We measured the SHG intensity as a function of the angle of rotation of the quarter-wave plate for different combinations of the fixed polarizations. In particular, we used the combinations 45° (s), 45° (p), p (45°) and s (45°) for the fixed fundamental (SHG) polarizations. The results were fitted with Eq. (10) in order to obtain the relative values of the experimental parameters fp, gp, hs, and ks , and further, the relative values of the surface and bulk susceptibility components. The experimental results, together with the fitting curves, are shown in Figure 3. The fitting parameters normalized to ks = 1 are fp = -0.680±0.018, gp= -0.082±0.020, and hs= -1.433±0.021. The relative values of the corresponding susceptibility components are indicated in Table 1.
The error limits are calculated from the experimental noise at detection.
The results of Table 1 suggest a straightforward but surprising interpretation of the origin of the bulk nonlinearity. If the effective surface susceptibility is assumed to fulfill Kleinman symmetry  so that χsfxxz = χsfzxx, we find that the relative value of the inseparable bulk contribution is about -0.5, i.e., that γ ≈ -0.5δ́. This result is exactly the one expected on theoretical grounds if the bulk contribution has magnetic-dipole, rather than electric-quadrupole, character [14–16].
However, the validity of Kleinman symmetry for the effective surface susceptibility can be challenged for several reasons. First, the symmetry is valid only for the electric-dipole nonlinearity under strictly nonresonant conditions, i.e., when all optical frequencies are very much smaller than any of the resonance frequencies of the material, which is difficult to achieve in real experiments . In addition, we see no reason to assume that the symmetry would be valid when the multipole contributions to the effective surface susceptibility are taken into account. We also note that, under strictly nonresonant conditions which validate Kleinman symmetry, the bulk parameter δ’ vanishes because of symmetry reasons . The experimental results clearly show that this is not true.
Nevertheless, there are also arguments that support approximate Kleinman symmetry of the effective surface nonlinearity. Ref 21 has provided evidence that the surface nonlinearity of an air-water interface can be fully explained within the electric-dipole approximation with no need to consider multipole contributions. The importance of dipolar surface nonlinearity for an air-glass interface could also be much higher than previously thought . Furthermore, we estimate on the basis of a quantum-mechanical expression that Kleinman symmetry of the dipolar surface susceptibility  is not violated by more than 30% in our experiment.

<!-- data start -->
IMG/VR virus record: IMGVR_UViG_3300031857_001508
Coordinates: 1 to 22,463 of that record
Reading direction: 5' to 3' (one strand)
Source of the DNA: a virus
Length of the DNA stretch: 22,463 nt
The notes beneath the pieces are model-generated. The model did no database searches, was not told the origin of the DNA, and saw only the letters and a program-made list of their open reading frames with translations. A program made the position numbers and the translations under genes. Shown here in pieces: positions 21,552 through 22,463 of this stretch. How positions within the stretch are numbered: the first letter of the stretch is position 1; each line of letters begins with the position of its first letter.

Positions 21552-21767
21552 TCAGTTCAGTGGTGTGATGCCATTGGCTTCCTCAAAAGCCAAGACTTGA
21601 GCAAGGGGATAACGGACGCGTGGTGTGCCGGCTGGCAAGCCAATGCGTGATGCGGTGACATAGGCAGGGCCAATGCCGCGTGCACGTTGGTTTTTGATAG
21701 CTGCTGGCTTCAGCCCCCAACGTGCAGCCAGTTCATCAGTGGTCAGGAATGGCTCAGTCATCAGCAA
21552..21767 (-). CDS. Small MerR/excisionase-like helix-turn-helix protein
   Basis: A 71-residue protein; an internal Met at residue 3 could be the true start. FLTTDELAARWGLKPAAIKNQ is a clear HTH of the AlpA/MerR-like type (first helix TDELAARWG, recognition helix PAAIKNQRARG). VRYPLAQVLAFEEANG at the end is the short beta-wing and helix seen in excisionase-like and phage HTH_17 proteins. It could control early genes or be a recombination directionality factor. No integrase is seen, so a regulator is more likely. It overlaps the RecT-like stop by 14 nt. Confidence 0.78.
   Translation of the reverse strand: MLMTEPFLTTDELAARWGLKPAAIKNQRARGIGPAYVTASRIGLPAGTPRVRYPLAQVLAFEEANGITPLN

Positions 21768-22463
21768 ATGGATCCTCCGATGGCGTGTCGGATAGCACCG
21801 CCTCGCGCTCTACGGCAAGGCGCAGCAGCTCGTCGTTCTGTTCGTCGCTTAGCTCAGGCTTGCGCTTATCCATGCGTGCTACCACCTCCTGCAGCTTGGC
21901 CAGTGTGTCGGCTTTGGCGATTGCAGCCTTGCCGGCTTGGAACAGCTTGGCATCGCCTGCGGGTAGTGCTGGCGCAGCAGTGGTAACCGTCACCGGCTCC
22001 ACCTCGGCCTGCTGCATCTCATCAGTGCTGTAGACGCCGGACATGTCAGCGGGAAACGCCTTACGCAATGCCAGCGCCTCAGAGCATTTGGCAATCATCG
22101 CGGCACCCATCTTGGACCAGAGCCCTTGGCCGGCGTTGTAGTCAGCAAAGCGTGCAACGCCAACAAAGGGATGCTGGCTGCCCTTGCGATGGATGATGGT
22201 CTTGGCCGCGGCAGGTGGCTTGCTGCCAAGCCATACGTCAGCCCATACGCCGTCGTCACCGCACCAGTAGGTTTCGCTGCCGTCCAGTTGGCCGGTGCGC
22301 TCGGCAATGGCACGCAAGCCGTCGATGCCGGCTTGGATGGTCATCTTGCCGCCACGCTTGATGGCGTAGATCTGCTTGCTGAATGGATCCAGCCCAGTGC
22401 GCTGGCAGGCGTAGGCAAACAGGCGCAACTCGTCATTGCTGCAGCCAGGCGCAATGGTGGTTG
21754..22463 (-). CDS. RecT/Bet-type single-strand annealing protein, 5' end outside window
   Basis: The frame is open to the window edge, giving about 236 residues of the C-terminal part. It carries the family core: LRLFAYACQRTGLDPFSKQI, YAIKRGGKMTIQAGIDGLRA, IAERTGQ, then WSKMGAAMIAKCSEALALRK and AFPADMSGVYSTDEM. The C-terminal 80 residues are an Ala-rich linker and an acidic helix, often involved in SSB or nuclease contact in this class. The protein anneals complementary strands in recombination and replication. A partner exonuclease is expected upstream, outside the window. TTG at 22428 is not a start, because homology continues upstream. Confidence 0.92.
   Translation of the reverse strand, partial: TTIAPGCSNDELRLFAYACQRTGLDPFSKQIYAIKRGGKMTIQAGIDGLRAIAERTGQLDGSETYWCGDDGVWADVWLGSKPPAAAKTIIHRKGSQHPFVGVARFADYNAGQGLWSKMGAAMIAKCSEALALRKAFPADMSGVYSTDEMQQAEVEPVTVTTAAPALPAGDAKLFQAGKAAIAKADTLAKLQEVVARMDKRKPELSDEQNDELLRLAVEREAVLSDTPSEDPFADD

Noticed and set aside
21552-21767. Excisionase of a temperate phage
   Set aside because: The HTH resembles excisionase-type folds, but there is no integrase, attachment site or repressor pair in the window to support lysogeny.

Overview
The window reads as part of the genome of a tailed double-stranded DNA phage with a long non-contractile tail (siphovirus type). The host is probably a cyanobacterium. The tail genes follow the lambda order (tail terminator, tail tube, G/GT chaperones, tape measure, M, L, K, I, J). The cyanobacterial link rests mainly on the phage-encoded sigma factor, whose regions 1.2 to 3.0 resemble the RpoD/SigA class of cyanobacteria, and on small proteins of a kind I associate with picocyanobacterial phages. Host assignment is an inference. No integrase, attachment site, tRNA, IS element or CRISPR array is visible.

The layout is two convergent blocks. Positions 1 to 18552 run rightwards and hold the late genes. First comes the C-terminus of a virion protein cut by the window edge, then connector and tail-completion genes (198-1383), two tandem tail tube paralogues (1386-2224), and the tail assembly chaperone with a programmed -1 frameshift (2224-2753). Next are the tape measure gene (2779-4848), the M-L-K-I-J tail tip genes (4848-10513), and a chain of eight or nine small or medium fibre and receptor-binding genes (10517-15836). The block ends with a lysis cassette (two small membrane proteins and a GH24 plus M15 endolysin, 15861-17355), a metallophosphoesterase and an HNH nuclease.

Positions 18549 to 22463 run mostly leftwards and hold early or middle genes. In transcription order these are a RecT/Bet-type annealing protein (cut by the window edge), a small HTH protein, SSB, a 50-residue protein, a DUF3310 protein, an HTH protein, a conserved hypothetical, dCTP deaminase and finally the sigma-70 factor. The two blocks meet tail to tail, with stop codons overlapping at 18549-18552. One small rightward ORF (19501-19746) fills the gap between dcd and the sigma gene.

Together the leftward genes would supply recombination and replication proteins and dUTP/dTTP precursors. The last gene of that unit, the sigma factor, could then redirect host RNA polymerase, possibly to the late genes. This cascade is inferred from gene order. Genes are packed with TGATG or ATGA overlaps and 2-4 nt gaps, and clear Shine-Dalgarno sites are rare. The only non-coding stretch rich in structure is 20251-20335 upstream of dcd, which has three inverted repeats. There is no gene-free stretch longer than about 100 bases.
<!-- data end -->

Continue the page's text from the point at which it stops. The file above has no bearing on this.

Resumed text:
We have also considered the possibility of electric-quadrupole origin of the effective bulk nonlinearity. If the quadrupole interaction occurs at the fundamental frequency, the relative values of the two bulk parameters are γ = 0.5δ́ [14-16,24]. When quadrupole effects at the second-harmonic frequency are taken into account, no strict relation between the bulk parameters can be found, but the same result should still be approximately valid. In our case, this limit would imply that χsfzxx ≈ 0 , which violates Kleinman symmetry very strongly and therefore appears coincidental and unlikely.
The above analysis therefore suggests that the magnetic contributions account for a significant fraction of the bulk nonlinearity of our glass sample. This is quite surprising, because BK7 does not include significant magnetic impurities. On the other hand, certain magnetic effects have been shown to be stronger than expected in several glasses including BK7 . We also note that the bulk nonlinearity of C60, although a very different material, has been shown to have magnetic-dipole origin . And a very recent paper points towards the possibility of a much larger magnetic response at optical frequencies in dielectric materials than usually expected .
We have performed a quantitative tensorial measurement of the effective surface nonlinearity and the separable bulk nonlinearity of BK7 glass. The most straightforward, self-consistent interpretation of the results suggests a predominance of magnetic effects in the bulk response and relative unimportance of surface multipolar contributions. It is evident that further work including other materials will be necessary to investigate the universality of this result.
This work was supported by the Academy of Finland (107009 and 108538). We acknowledge fruitful discussions with J. E. Sipe and J. J. Saarinen. We are also grateful to B. Koopmans for making Ref. 15 available to us.